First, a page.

Another possibility that I employ is a webcam (which I mostly use for imaging). However, even when I'm not imaging, I find it easier to see fine detail on screen in grayscale than through the eyepiece. So my imaging sessions are actually also observing sessions.

#15 WaterMaster

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Posted 22 February 2013 - 12:30 AM

When I first started using my Lunt I found I saw a ghost image as well. It finally became apparent that what I was seeing was a reflection of a reflection. The image is bright enough to reflect off of my eye, and I see this reflection from the surface of the EP. It's most obvious at low power (when the image is brightest). I use a hooded observing vest and that helps. What really helps is when I add the front etalon, which dims the image sufficiently so I hardly ever notice it.

Of course, the etalon can cause some reflections itself, which can occasionally be visible while tuning. But these reflections will move across the FOV as you change the tuning. The ghost image I described above does not move with tuning, but does move as I move my head. I've heard that binoviewers can help with this problem as well, as they decrease the amount of light striking your eye by 50%.

#16 brianb11213

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Posted 22 February 2013 - 03:35 AM

I've heard that binoviewers can help with this problem as well, as they decrease the amount of light striking your eye by 50%.

A neutral density filter is a far cheaper method of achieving a similar (or stronger) effect & the simpler optical design of a filter compared with a BV reduces the chances of extra ghost images being introduced by the "filtration".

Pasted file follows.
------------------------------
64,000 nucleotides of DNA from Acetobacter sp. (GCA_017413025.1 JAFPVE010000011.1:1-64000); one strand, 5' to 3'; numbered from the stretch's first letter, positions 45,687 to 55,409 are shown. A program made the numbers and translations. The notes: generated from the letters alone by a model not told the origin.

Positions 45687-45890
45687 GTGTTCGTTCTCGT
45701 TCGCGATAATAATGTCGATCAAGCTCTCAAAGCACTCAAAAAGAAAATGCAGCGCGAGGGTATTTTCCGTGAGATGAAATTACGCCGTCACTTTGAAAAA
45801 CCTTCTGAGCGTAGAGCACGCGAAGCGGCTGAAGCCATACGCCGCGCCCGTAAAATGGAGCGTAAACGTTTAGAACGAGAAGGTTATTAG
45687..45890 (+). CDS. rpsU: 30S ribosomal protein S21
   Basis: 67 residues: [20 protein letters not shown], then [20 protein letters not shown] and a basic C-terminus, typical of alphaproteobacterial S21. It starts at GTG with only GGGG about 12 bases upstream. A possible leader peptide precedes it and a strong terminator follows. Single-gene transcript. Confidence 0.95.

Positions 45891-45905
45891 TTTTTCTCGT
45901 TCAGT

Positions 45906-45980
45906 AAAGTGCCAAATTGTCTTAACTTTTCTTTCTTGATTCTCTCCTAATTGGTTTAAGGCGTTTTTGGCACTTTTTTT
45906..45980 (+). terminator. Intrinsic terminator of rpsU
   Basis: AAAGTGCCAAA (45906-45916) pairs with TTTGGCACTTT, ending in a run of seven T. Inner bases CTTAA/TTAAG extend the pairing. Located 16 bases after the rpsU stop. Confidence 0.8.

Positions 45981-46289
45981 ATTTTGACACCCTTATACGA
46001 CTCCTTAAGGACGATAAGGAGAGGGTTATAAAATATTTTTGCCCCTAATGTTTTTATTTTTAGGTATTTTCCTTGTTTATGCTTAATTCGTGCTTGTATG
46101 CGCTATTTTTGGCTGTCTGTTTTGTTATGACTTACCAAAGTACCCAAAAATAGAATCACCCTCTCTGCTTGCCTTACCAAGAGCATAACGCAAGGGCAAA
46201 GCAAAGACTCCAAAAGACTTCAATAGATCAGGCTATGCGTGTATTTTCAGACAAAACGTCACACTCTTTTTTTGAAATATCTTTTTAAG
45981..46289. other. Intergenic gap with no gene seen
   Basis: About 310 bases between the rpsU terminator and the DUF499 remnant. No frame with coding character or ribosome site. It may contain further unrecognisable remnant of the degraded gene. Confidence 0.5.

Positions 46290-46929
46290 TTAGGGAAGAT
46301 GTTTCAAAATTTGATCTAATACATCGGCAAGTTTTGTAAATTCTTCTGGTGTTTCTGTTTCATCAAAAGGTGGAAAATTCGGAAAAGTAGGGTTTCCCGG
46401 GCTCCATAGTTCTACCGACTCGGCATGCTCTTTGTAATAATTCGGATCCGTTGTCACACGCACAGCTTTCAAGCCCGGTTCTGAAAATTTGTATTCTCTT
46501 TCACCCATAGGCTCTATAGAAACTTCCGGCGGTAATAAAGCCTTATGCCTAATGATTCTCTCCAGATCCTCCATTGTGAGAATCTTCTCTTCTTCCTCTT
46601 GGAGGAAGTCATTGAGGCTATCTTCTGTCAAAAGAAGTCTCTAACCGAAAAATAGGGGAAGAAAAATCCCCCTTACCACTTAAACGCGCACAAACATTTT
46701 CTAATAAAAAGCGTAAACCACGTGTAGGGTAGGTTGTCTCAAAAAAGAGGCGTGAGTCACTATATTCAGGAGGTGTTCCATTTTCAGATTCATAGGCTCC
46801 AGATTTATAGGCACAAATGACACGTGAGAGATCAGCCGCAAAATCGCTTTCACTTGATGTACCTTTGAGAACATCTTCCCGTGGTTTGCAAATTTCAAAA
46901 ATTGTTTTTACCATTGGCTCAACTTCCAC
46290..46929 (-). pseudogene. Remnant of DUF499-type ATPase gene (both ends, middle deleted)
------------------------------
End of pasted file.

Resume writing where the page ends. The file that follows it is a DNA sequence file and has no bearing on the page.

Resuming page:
If you're getting any perceived benefit from a BV then the cause has to be reduced eye strain, and that doesn't happen for everyone.

#17 Chucky

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Posted 23 February 2013 - 02:26 PM

<< The Lunt zoom is good and probably the best value, but I now use a Hyperion zoom >>

I have a 60DS. At one time, I tried my first generation Hyperion zoom, but couldn't stand the thing. Could never rid my views of the horrible reflection off my eyeball. Didn't matter if I used a hood or not. Now I just use several UO orthos. Perfect views with zero adverse reflections. Really wanted to use that zoom, but it just wasn't to be.

#18 avalys

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Posted 25 February 2013 - 07:58 PM

Thank you for all the advice and suggestions. I guess I will have to give in and go buy an eyepatch and simply ignore the pirate jokes.

I did call Lunt about another issue and mentioned the glare / double image. They confirmed it was the reflection of the image off my cornea. I have found that adjusting my eye position helps.

I like the idea of buying a DS module to solve this problem.

#19 frolinmod

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Posted 25 February 2013 - 08:52 PM

Darn, it looks like UO is now permanently out of orthos.

#20 avalys

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Posted 28 February 2013 - 01:45 PM

Tried out the eyepatch this morning. Wow, what a difference. No eyestrain whatsoever. I was able to observe for about 90 minutes straight without any discomfort at all. Thanks all. This is essential for solar observing, I think.

#21 rdandrea

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Posted 28 February 2013 - 02:00 PM

:goodjob:

An eyepatch has other uses as well. I am terribly left-eyed, yet my right eye is better. An eyepatch makes it comfortable to use my right eye, day or night.

Just be careful walking around with it on. With one eye, you have no depth perception. It's even worse at night.

#22 frolinmod

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Posted 28 February 2013 - 08:17 PM

Just be careful walking around with it on. With one eye, you have no depth perception. It's even worse at night.

That explains a lot of bad drivers (with seemingly no depth perception) I see on the road!